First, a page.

Licensing of Florida Contractors.

Author:Klingen, Leonard W.
Position:Cover story
 
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Unlicensed contracting continues to plague the Florida construction industry, and police stings and other enforcement activities against unlicensed contractors are a regular feature of local news. This article reviews Florida's contractor licensing statutes and cases, offers a comment on the so-called illegality of contracts with an unlicensed contractor, and also comments on a Middle District case, the existence of which continues to hamper proper enforcement of Ch. 489. In 1967, under the premise that it was in the public interest to do so, (1) the Florida Legislature initiated state regulation of contractors, and the following year authorized contractor licensing, now regulated through F.S. Ch. 489. (2) Licensing laws are penal statutes and, along with statutes in derogation of common right and of the common law, are in the class of statutes that are to be strictly construed. (3) While penal statutes do not generally provide for a private right of action, causes of action are nevertheless available to those damaged by the activities of an unlicensed contractor.

Contractor Licensing--Ch. 489

* Licensing Requirements--Under our current statutory scheme, F.S. Ch. 4894 provides the regulatory vehicle for contractor licensing, establishing a Construction Industry Licensing Board (CILB), imposing barriers to entry based on competence, (5) creditworthiness, (6) insurability, (7) and moral rectitude, (8) and setting forth the various classes of contractors (9) and the scope of work covered by each class. (10) Specifically, state contractor licenses are grouped into two divisions. Division I consists of general contractors, building contractors, and residential contractors, and are defined in [section]489.105(3)(a), (b), and (c), respectively. Division II consists of contractors such as air conditioning, plumbing, and roofing contractors, and their various scopes of work as set forth in [section]489.105(3)(d)-(o). (11) Chapter 489 also describes the process by which an individual license holder must "qualify" a company in order that it may carry out the business of contracting and identifies prohibited activities for licensed and unlicensed contractors, 12 as well as the associated penalties. (13)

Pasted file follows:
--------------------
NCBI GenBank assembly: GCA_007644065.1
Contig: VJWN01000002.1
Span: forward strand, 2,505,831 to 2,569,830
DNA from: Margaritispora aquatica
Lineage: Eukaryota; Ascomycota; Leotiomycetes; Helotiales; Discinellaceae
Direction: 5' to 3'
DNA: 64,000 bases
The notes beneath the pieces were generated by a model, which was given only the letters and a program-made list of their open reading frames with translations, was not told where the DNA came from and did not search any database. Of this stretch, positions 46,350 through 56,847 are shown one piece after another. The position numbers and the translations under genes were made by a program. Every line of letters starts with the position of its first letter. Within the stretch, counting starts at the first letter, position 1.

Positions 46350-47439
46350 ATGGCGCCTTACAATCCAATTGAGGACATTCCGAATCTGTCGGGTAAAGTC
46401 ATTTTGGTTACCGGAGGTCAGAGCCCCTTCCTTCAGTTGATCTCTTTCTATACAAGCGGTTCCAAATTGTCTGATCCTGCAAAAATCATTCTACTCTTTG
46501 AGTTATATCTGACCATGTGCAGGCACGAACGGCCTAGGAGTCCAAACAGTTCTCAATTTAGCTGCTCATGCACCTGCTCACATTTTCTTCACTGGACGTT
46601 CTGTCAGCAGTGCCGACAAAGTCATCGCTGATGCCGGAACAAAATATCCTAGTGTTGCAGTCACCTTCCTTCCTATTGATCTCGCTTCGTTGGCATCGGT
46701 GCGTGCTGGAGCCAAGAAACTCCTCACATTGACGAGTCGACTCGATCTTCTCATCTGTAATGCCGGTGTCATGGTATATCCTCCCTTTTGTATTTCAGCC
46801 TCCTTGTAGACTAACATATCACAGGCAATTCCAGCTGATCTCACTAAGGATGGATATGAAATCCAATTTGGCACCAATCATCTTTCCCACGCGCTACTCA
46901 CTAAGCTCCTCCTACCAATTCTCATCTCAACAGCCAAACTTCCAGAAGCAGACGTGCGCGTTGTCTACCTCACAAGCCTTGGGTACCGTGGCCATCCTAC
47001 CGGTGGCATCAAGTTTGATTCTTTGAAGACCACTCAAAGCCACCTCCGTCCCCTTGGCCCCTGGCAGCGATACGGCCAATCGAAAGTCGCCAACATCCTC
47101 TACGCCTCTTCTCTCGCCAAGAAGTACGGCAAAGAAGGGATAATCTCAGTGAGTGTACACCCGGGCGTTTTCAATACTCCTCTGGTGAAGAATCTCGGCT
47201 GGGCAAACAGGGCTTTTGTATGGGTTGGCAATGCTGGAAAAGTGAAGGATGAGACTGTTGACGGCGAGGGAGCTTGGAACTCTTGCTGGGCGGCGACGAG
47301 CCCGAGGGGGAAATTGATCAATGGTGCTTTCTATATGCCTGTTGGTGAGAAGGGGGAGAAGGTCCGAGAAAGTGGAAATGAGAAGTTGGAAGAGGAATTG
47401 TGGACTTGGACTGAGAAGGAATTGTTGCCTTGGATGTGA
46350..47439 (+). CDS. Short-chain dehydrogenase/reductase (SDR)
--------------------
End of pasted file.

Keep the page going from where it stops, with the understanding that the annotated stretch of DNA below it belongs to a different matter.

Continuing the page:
Corporate entities (14) wishing to operate as contractors in Florida must follow a two-step process that starts with individual "certified contractors." (15) An individual must first demonstrate requisite competence in one of the categories identified in [section]489.105(3)(a)-(o), (16) whereupon the state will issue a certificate of competency (17) to that individual, who will then be deemed a "certified contractor," and "allowed to contract in any jurisdiction in the state without being required to fulfill the competency requirements of that jurisdiction." (18)

The second step of the licensing process applies to all forms of business organization except the sole proprietorship. (19) An individual certificateholder who seeks to practice construction under any other corporate form must attach him or herself to the entity by becoming its "qualifying agent" by completing certain application forms, background checks, (20) fingerprinting, (21) and credit checks. (22) Once an individual has satisfied these requirements, the CILB issues a license that allows that individual to operate as a contractor through the "qualified" company.

The term "qualifying agent" can cause some confusion (23) in reading Ch. 489, and this muddle is exacerbated by its reduction to "qualifier" in popular parlance and by its conflation with a common term for competence. Chapter 489 adds to the confusion by using the term "qualified" to refer to both licensing and competency, (24) and more than one trial court has held that a competent contractor is a qualified (read: licensed) contractor, (25) despite CILB records showing otherwise.

A qualifying agent is responsible for all of the activities of the licensed entity, specifically to "supervise, direct, manage, and control the contracting activities of the business organization with which he or she is connected [and] has the responsibility to supervise, direct, manage, and control construction activities on a job for which he or she has obtained the building permit." (26)

Florida's administrative and circuit courts repeatedly insist on the qualifying agent's hands-on involvement (27) under the rationale that to "allow a contractor to be the 'qualifying agent' for a company without placing any requirement on the contractor to exercise any supervision [over work done] under his [or her] license would permit a contractor to loan or rent his [or her] license to the company." This practice would completely circumvent "the legislative intent that an individual, certified as competent, be professionally responsible for supervising construction work on jobs requiring a licensed contractor." (28)